The idea of creating a startup can be super exciting and invigorating. You might be thinking about how innovative and creative your business could be. But the vast majority of startups fail before they really get up and running. If you're starting with little to no capital, it'll be especially difficult to start a successful tech company from nothing. Here are a few tips to make the process a little easier and help you decide if this is the right move for you.
Many business experts agree that the "Lean Startup" approach is best for business owners who don't have much expertise or capital initially. The idea is to get your business to start making money before you run out of cash. This means focusing on the bare minimum essentials of your business before getting bogged down by employing new workers or creating an LLC. At the end of the day, what makes your business successful is your product. It makes sense to focus all your attention and money on making your tech as amazing as possible when you're first starting. If you're the one creating the tech, all the business will cost you is time in the beginning. You can even start your business while working elsewhere as long as you have the time to spare. But a non-tech founder is going to need a CTO (chief technology officer) to handle all the code and syntax tree, so ensure you have a good pitch for your partner if that's the route you want to take.
The best way to approach developing products for your startup is to be extremely observant about possible problems you could be solving for your target customers. Tons of startups fail because they were unable to create products that were actually needed. Sure, they might have had a super sleek design or state-of-the-art functionality. But if your idea doesn't click with the consumer, they won't be interested enough to look into your product, let alone purchase it. Hopefully, you decided to start a business because you saw a gap in the market and figured out how to fill it. Starting a business for its own sake is rarely a successful motivation and can land you in hot water when it comes time to start justifying your reason for selling your products in the first place.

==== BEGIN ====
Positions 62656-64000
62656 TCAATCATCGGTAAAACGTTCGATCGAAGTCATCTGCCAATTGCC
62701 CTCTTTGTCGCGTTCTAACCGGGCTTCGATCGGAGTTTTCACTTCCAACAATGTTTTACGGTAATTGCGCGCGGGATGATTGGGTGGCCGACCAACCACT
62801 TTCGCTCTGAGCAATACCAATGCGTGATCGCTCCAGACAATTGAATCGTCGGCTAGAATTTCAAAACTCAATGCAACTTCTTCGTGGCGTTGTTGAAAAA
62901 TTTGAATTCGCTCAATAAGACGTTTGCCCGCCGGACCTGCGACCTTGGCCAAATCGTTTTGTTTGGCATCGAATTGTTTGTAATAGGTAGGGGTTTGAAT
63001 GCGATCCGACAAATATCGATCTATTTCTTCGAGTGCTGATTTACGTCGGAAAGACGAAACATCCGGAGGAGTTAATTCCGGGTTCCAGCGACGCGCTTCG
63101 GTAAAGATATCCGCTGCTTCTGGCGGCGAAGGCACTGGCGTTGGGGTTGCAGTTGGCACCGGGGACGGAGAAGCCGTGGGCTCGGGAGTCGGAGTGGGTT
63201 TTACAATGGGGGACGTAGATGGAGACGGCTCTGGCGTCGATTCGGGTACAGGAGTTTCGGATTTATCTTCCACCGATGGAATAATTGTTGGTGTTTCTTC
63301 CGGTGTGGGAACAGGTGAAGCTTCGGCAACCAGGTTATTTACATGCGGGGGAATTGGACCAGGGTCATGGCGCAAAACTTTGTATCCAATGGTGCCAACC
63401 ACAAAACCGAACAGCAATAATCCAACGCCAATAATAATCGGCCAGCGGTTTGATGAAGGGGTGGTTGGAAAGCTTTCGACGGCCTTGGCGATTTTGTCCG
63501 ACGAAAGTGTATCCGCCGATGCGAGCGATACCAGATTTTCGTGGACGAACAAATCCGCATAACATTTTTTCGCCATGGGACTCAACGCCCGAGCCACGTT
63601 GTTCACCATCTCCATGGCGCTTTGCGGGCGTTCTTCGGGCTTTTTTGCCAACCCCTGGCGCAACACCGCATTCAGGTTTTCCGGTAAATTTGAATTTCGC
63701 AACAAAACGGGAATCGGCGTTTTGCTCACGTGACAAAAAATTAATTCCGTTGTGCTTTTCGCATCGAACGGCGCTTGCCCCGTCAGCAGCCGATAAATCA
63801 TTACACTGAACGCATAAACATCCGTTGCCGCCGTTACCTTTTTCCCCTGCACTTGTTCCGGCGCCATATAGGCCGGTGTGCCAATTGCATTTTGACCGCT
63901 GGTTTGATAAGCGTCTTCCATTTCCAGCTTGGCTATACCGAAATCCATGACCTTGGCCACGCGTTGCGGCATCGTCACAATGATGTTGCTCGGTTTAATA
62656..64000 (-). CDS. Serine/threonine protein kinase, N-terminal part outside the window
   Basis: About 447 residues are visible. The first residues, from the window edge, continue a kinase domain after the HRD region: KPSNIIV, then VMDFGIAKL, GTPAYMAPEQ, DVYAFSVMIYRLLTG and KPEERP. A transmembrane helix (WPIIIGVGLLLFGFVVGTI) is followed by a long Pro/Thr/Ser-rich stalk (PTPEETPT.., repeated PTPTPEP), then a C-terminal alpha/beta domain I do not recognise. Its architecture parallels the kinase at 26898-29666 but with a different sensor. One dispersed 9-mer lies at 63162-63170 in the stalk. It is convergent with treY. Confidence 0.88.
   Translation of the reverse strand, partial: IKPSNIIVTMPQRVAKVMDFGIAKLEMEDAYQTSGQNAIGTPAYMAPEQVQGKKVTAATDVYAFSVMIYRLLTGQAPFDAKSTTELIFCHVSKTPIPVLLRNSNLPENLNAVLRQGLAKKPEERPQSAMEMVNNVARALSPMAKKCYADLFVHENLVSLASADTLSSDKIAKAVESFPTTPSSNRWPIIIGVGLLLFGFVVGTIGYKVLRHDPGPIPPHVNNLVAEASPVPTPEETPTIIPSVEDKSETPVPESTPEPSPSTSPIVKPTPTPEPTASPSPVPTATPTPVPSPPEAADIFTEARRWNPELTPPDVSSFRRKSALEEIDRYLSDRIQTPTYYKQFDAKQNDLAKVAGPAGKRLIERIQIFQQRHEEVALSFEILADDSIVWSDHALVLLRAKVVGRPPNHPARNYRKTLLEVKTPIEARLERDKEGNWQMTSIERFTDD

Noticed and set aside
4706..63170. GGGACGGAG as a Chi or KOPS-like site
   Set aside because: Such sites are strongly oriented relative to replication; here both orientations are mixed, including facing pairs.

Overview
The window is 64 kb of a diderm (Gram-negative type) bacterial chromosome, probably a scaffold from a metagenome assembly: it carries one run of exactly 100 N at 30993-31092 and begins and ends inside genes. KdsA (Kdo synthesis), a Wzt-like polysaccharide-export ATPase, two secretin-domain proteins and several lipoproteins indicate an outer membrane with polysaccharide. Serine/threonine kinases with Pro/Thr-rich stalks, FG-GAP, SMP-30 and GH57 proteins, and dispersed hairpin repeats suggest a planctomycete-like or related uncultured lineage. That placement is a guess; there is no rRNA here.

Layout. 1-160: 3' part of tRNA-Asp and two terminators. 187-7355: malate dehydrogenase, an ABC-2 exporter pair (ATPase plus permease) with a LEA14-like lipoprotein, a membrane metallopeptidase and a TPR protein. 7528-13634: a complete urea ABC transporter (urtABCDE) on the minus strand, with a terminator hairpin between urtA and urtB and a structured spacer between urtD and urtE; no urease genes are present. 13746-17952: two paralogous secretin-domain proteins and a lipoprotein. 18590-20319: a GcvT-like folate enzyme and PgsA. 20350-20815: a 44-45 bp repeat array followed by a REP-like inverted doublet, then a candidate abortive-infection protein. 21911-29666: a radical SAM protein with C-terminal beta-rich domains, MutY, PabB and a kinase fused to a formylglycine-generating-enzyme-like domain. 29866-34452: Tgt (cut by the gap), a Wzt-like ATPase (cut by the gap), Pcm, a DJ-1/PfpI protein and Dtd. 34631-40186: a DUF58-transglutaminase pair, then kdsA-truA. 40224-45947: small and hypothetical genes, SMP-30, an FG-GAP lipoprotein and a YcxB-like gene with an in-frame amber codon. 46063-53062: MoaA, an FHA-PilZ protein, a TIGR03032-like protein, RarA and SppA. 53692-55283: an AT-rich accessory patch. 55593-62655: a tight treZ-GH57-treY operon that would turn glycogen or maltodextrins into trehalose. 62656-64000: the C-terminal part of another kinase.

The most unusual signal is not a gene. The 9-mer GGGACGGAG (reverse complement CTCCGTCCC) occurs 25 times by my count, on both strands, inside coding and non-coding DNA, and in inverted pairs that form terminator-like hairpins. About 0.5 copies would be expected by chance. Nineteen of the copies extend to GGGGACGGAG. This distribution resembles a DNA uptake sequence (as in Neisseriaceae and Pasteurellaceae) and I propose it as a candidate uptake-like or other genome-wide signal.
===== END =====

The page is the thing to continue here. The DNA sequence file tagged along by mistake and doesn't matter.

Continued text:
It's possible that your products will appeal to a wide variety of people and you won't have to look far to find your audience. But it's more likely that you'll need to get super specific, at least in the beginning. You need to find out where your customers spend their time and advertise to them in those spaces. Are there online communities or publications where your target audience spends time reading and learning about new products? If you or your co-founders are active in such spaces, it's easy to start community-driven marketing by simply beginning conversations about your product or website. Some tech startups have had enormous success by offering free on-site installation and troubleshooting of their own products, making an offer that was tough for their customers to turn down.
Once you've made some successful sales and generated traffic to your business website, you'll have some valuable data in your possession. Now it's time to make use of that data - what can it tell you about what's working and what isn't? If your product is an app, for example, you'll be able to see who your most active users are and see what they spend their time doing on the app. Making little changes here and there can often make a big difference in how many users you have and how long they stick around.
Starting your own business is intimidating, but it doesn't always have to be expensive. Use these tips to begin planning your startup today.
Publish Date: August 29, 2021 5:18 PM